How to Weigh Your Options When Deciding on Financial Products
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Office Depot. Sam's Club. Google. They're brands your business relies on for everything from office supplies to advertising. Now they're trying to capture portions of the business financial services market. Walmart, Sam's Club and Office Depot have entered the microloan game, offering $5,000 to $25,000 loans--typically an unattractive segment for banks and other financial institutions because of the small loan size. Earlier this year, Google announced a business credit card for select AdWords clients to help them fund their purchase of that service.
But it's still important to do some digging rather than assume these household names provide the best option, says financial expert Denise Winston. Although the financial products are being marketed by names you recognize, they are actually issued or funded by a partner financial institution. For example, Google's MasterCard credit card is issued by World Financial Capital Bank. In the case of Walmart and Office Depot, the partner is Walnut Creek, Calif.-based Superior Financial Group, an SBA-approved non-bank lending company. Applying for a loan online via the Sam's Club website yields a 20 percent discount off the $450 fee charged if the loan is funded, while the Office Depot discount is 10 percent.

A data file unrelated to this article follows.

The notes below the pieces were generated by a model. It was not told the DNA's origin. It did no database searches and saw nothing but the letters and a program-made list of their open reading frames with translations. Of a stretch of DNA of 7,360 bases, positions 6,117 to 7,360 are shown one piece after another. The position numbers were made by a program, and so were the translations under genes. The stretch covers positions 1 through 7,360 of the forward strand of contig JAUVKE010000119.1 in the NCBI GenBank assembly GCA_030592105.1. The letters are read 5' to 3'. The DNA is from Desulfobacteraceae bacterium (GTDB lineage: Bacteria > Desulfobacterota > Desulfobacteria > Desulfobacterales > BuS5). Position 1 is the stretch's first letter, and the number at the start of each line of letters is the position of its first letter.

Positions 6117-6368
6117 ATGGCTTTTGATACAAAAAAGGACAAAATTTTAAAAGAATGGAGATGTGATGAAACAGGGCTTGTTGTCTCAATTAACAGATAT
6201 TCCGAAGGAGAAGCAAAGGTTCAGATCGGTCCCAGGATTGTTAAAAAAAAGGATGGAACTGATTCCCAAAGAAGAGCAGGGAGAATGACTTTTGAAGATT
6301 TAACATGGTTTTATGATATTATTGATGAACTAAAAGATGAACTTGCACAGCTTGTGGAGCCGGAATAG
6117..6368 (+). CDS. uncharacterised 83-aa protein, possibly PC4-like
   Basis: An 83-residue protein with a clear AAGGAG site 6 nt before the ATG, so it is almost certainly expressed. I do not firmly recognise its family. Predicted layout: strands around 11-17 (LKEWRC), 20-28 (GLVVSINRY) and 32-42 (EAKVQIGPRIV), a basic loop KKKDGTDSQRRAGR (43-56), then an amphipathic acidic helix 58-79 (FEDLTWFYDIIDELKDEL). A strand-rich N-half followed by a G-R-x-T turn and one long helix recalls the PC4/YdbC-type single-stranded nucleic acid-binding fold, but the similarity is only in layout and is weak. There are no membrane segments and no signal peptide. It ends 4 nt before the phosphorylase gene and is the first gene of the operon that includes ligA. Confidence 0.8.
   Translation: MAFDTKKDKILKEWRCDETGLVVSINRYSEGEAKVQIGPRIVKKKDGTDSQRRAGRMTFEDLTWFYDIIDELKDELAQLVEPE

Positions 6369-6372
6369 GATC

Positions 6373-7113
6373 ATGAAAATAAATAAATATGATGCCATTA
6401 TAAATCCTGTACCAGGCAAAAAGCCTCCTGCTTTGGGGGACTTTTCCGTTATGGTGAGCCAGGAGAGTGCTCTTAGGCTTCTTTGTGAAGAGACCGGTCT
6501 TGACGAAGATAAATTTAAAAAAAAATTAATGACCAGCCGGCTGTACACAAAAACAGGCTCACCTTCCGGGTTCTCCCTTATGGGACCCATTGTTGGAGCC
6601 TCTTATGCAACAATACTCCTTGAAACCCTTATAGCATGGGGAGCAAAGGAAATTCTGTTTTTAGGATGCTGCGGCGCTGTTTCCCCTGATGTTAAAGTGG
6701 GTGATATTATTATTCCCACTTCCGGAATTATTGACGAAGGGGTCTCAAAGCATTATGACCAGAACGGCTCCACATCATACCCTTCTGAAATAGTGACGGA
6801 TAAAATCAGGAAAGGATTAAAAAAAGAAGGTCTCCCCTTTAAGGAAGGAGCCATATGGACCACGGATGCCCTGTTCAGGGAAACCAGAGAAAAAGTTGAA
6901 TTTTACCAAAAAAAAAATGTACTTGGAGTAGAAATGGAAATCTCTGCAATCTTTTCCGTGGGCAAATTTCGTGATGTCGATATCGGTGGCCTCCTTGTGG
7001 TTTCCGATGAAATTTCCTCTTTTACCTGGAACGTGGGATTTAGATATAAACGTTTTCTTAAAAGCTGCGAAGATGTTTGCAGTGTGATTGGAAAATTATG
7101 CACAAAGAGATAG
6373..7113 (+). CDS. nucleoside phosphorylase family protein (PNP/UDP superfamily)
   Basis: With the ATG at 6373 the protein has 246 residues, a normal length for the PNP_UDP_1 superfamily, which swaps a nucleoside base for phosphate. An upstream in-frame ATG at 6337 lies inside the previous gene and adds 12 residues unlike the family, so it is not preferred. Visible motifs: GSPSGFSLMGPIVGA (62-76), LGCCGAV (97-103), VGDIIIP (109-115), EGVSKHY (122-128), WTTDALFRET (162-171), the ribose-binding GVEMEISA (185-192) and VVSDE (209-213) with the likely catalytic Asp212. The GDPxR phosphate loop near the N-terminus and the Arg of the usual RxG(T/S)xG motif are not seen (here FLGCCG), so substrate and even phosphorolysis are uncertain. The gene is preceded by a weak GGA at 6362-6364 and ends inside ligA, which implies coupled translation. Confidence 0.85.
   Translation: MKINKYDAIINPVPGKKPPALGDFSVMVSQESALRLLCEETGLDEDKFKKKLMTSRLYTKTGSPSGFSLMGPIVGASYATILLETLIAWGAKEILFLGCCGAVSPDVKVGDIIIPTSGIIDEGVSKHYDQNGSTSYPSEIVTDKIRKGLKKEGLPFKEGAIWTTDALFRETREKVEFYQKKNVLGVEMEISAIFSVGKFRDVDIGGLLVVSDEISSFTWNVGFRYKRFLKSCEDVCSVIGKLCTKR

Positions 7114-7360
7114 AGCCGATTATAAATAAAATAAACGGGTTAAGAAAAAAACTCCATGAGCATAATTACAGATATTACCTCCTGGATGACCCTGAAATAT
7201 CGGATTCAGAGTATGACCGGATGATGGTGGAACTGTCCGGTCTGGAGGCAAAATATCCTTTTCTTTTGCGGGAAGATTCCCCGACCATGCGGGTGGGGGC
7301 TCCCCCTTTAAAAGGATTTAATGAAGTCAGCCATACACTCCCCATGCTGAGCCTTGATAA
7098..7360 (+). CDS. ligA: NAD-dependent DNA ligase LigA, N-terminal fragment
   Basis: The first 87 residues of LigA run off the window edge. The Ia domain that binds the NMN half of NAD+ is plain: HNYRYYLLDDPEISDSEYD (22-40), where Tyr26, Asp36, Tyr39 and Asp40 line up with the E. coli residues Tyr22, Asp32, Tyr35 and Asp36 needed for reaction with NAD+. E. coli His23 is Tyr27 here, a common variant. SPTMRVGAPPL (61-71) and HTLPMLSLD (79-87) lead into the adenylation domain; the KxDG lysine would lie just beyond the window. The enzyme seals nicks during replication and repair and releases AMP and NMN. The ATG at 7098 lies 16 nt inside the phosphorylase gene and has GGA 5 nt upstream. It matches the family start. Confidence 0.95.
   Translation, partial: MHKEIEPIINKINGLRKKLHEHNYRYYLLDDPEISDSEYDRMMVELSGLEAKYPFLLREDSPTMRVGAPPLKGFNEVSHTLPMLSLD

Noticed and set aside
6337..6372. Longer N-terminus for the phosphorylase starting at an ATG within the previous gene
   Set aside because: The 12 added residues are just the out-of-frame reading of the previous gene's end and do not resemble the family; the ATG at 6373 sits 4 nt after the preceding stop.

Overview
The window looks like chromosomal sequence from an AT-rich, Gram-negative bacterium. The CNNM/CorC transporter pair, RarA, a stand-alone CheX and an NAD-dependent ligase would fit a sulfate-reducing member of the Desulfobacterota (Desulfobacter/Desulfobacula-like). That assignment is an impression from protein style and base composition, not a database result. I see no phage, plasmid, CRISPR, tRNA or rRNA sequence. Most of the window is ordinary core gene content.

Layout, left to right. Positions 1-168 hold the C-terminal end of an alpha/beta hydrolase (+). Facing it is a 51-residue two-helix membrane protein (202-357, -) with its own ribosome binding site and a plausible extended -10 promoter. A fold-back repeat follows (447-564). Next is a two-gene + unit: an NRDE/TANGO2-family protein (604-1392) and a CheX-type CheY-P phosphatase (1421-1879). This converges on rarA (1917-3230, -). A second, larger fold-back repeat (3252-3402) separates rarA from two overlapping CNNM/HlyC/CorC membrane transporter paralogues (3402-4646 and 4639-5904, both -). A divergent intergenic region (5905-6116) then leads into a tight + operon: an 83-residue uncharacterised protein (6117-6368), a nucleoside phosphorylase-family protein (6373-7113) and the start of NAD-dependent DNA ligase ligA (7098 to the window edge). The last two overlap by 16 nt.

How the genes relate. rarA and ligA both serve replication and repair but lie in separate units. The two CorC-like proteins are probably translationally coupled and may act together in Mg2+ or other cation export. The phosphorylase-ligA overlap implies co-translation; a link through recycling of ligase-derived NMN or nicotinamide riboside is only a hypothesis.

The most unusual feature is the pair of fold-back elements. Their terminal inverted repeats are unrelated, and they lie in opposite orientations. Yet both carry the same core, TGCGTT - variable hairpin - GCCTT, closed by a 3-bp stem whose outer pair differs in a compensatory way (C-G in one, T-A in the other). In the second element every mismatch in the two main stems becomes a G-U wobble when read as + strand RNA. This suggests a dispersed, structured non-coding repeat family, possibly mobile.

Interest rates are tied to prime and vary based on the size of the loan, the creditworthiness of the applicant and other factors. (The SBA reports that typical interest rates for microloans run between 8 and 13 percent--a rather wide margin, according to Winston.) Google's low-profile credit card interest rate is reported to be a low fixed 8.99 percent with no annual fee. However, since the card can only be used for Google's search engine marketing services and is currently only offered to a test audience of Google advertisers, it has limited utility for business owners.
Those variables in fees and interest rates, especially on unsecured financial products, are where business owners need to focus their due diligence, Winston says. Check with your state's banking commissioner and consumer affairs offices to see if complaints have been filed against the financial institution. And, as always, look at all your options to be sure you're not paying more than you have to for the loan. The SBA publishes a list of approved microloan intermediaries that can help you find competitive offers at sba.gov/content/microloan-progam.
"The affiliate commissions being paid to the companies can make the loans more expensive," Winston says. "You need to compare these products with others that might be available through SBA lenders or other financial institutions to be sure you're getting the best deal."